What are You Really Afraid of?

What are You Really Afraid of?

“Courage and cowardice are antithetical. Courage is an inner resolution to go forward in spite of obstacles and frightening situations; cowardice is a submissive surrender to circumstance. Courage breeds creative self-affirmation; cowardice produces destructive self-abnegation. Courage faces fear and thereby masters it; cowardice represses fear and is thereby mastered by it. Courageous men never lose the zest for living even though their life situation is zestless; cowardly men, overwhelmed by the uncertainties of life, lose the will to live.” – Martin Luther King, Jr. Strength to Love.

Monotony suffocates. For those who struggle with depression, the day-in day-out drudgery of performing the same mundane tasks is more than wearisome, it’s unbearable. Those who have not experienced the tentacles of despair are fortunate. They do not know the slow and gasping breaths that accompany hopelessness.

So I had to stop and pause when I read the news of Chris Cornell’s death yesterday. I needed to process not only his sad and untimely passing, but his life. I considered his family and friends, some of whom might be learning of life without him from the cold and unfriendly pages of the internet. The vast unfairness of it took my breath away.

When someone takes their own life, their final choice ripples across the waters of their personal community, but when a person of status or renown commits suicide, we all respond. Depression sympathizers will emerge to philosophize on the kindnesses of ending our unbearable suffering. Doctors will promote the use of newer and better medications to ease said suffering. Laymen will lament and mourn, and maybe even justify the act. They can detachedly grieve an art form, an idea. But the people close to that individual bear the brunt of that pain, the never ending throb for a heart that no longer beats.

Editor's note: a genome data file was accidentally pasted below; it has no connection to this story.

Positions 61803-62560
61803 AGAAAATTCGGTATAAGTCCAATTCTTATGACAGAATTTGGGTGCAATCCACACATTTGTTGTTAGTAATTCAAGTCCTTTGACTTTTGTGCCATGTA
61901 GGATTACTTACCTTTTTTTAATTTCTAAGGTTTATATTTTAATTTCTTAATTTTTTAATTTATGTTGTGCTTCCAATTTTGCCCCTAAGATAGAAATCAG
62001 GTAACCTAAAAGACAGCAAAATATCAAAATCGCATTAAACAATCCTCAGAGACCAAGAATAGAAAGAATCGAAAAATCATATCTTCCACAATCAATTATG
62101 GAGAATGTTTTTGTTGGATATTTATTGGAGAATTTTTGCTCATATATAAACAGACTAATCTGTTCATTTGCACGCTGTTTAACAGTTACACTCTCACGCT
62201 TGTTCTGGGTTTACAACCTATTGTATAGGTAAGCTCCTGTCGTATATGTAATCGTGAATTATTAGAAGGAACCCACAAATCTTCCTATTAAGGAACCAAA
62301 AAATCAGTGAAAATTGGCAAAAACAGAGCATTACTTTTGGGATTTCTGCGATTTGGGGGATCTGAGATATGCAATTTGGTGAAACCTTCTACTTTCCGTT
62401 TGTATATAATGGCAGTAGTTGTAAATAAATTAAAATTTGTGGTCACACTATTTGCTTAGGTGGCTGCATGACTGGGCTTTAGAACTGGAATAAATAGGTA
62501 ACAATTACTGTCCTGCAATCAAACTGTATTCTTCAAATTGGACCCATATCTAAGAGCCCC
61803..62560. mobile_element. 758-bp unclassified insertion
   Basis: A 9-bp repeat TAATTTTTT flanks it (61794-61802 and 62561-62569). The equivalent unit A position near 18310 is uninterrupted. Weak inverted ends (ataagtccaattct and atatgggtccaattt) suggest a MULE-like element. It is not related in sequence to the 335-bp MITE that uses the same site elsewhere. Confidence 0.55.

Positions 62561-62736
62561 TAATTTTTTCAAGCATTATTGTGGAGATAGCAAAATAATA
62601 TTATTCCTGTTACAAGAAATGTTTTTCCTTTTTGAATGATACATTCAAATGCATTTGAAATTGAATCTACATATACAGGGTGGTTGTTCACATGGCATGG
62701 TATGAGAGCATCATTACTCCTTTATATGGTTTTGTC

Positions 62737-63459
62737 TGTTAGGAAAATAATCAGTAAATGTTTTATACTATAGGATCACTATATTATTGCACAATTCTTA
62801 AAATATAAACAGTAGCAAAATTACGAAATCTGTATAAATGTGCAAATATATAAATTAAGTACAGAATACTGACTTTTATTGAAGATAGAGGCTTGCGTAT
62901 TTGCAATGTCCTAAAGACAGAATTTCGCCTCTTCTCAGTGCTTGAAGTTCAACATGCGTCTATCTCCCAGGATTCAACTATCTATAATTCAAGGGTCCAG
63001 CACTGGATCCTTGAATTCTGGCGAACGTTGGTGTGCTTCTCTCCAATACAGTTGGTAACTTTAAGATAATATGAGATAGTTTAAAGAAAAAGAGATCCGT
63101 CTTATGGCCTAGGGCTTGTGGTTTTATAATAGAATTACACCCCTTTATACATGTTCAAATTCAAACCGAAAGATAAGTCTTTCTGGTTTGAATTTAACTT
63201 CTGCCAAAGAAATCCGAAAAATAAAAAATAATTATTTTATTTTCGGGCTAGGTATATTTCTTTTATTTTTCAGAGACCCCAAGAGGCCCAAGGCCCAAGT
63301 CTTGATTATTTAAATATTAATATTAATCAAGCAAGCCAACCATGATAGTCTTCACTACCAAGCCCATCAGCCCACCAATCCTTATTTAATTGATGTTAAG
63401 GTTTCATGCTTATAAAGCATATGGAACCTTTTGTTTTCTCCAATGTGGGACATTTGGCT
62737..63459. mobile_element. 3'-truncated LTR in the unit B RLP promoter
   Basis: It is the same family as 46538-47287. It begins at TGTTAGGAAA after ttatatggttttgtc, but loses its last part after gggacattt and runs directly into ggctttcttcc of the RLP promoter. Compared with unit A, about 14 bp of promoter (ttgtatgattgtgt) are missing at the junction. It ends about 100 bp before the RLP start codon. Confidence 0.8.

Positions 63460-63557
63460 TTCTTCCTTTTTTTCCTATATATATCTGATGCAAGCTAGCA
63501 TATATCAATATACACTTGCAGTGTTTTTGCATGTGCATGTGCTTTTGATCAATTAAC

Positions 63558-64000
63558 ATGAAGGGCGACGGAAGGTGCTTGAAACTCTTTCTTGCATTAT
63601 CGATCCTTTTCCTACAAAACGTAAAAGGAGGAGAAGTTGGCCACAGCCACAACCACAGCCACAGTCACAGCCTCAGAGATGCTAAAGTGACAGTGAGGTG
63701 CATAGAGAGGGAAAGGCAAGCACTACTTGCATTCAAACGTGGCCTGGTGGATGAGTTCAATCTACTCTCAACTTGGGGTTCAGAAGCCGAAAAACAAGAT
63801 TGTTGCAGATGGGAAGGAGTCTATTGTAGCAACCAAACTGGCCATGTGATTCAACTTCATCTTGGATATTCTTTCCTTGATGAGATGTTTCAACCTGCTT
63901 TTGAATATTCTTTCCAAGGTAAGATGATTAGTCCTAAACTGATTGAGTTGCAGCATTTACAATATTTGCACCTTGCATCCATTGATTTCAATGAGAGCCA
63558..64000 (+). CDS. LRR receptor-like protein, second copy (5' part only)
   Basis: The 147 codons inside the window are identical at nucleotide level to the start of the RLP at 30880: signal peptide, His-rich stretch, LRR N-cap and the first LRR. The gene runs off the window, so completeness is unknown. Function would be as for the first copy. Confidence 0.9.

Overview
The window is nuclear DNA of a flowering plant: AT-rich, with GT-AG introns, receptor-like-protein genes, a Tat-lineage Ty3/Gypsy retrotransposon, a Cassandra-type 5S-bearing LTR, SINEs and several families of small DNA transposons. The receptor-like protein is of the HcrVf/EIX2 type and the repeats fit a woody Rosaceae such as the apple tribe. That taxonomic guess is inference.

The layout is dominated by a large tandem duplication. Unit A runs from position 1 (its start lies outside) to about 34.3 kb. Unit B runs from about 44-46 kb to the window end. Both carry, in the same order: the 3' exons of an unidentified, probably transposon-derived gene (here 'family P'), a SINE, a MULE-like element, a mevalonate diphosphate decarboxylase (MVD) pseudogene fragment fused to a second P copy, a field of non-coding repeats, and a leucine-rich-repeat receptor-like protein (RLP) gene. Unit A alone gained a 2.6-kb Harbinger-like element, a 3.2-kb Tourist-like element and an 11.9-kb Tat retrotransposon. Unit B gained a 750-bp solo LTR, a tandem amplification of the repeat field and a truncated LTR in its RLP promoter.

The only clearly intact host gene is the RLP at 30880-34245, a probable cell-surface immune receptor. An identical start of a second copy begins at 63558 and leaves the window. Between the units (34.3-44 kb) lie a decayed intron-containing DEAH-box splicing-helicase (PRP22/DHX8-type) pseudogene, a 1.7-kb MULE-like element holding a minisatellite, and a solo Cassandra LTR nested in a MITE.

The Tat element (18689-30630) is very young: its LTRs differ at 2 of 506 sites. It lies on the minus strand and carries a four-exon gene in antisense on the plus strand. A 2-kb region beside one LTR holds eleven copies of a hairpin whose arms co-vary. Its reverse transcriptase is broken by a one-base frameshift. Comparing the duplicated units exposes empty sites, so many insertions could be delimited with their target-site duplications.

I was stuck in traffic on my way home Monday night when it occurred to me how much I detest foolishness. It seemed to me that the careless set themselves behind the steering wheel of vehicles and then propagate their idiocy on hapless victims. The result is the ineffable car accident and the enigmatic traffic jam. As I passed the damaged vehicle and emergency personnel—all of which were in the right hand lane and not obstructing the direct flow of traffic—I wondered why everyone was slowing down to look and to watch. Is foolishness contagious? Couldn’t people see their nosey behavior was slogging up the highway? I wanted to holler out of the window, “Yes, there is a banged up car on the side of the road. Move along! There’s nothing to see here!” Alas, I bit my lip and pushed on the gas pedal.

It happened again on Tuesday night. Same highway. Different accident. Same traffic response. I was seriously considering buying a bullhorn to direct traffic myself, all the while I echoing Charlie Brown, “Good grief!”

So when it happened on Wednesday night too, I was livid. I had just about had it up to here with sitting in a hot car trying not to fall asleep on a drive that was taking exponentially longer than it should have. For the love of all that is holy, what in the world is wrong with people?!

Ahem!